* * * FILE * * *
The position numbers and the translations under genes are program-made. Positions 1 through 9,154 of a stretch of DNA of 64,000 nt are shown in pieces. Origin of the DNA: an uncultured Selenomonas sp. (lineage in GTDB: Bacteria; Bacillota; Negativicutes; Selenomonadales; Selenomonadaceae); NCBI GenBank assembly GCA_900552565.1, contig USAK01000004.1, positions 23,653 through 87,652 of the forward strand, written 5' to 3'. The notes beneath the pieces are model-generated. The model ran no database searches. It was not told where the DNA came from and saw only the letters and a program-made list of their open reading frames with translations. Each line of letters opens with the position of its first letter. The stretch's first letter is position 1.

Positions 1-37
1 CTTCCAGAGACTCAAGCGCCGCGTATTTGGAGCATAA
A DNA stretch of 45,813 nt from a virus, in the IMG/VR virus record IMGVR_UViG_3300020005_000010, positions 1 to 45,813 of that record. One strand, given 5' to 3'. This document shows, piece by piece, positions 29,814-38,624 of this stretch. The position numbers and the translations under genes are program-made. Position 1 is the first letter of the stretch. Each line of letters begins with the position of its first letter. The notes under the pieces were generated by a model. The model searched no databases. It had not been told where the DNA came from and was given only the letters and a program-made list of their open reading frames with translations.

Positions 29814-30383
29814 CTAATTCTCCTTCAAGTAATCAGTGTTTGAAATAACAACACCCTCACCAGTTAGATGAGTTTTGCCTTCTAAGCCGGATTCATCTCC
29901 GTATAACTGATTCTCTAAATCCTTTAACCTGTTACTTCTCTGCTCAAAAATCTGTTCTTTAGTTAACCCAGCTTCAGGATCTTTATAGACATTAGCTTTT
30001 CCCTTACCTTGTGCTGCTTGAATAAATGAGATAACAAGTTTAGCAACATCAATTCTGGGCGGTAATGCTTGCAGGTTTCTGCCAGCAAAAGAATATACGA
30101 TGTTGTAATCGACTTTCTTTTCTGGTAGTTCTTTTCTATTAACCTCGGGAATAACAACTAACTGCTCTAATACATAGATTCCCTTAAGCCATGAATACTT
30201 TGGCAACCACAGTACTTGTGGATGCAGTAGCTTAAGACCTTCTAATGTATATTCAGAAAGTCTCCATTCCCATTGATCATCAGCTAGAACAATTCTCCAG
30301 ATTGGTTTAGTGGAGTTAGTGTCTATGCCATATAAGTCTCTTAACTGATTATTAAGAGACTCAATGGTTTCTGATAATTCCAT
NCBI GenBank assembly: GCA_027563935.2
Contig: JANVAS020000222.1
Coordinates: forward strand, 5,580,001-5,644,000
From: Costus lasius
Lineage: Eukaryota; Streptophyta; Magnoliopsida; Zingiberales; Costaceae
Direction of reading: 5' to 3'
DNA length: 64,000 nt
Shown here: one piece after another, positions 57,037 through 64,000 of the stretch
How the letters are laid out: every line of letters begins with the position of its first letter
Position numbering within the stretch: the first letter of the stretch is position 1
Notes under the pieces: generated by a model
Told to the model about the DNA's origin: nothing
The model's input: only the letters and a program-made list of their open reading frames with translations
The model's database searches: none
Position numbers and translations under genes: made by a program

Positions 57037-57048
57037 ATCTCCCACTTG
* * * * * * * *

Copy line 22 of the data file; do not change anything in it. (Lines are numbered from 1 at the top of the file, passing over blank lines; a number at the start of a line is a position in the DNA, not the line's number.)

Notes under the pieces: generated by a model